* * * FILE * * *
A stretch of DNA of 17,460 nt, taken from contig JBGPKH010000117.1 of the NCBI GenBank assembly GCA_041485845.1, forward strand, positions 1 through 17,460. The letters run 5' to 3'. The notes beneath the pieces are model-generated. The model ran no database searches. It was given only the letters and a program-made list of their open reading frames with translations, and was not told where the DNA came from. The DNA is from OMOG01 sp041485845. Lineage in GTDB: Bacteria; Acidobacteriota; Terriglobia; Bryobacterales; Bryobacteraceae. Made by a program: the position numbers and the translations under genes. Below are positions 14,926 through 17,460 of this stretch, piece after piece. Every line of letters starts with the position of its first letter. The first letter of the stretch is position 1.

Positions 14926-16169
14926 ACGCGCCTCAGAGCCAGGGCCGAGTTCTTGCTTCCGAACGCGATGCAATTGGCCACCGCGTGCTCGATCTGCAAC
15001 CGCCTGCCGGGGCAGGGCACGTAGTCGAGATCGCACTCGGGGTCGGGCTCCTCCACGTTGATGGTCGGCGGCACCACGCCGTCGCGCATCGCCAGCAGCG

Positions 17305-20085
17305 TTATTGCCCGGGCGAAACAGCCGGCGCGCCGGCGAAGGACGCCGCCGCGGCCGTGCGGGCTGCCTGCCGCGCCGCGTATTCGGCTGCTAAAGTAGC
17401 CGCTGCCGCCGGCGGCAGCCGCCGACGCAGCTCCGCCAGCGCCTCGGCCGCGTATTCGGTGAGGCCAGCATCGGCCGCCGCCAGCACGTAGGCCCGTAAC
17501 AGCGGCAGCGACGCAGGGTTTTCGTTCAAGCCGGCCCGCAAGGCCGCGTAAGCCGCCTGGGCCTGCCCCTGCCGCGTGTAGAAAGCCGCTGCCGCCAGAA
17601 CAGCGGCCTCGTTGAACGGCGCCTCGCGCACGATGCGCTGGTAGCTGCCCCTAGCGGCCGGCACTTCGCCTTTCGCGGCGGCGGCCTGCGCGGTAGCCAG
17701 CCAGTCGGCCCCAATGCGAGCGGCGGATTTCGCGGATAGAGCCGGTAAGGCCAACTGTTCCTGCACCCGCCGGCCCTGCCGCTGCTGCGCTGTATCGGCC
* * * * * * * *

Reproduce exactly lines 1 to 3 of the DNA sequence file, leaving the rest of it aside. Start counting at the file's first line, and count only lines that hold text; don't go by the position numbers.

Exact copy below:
A stretch of DNA of 17,460 nt, taken from contig JBGPKH010000117.1 of the NCBI GenBank assembly GCA_041485845.1, forward strand, positions 1 through 17,460. The letters run 5' to 3'. The notes beneath the pieces are model-generated. The model ran no database searches. It was given only the letters and a program-made list of their open reading frames with translations, and was not told where the DNA came from. The DNA is from OMOG01 sp041485845. Lineage in GTDB: Bacteria; Acidobacteriota; Terriglobia; Bryobacterales; Bryobacteraceae. Made by a program: the position numbers and the translations under genes. Below are positions 14,926 through 17,460 of this stretch, piece after piece. Every line of letters starts with the position of its first letter. The first letter of the stretch is position 1.

Positions 14926-16169
14926 ACGCGCCTCAGAGCCAGGGCCGAGTTCTTGCTTCCGAACGCGATGCAATTGGCCACCGCGTGCTCGATCTGCAAC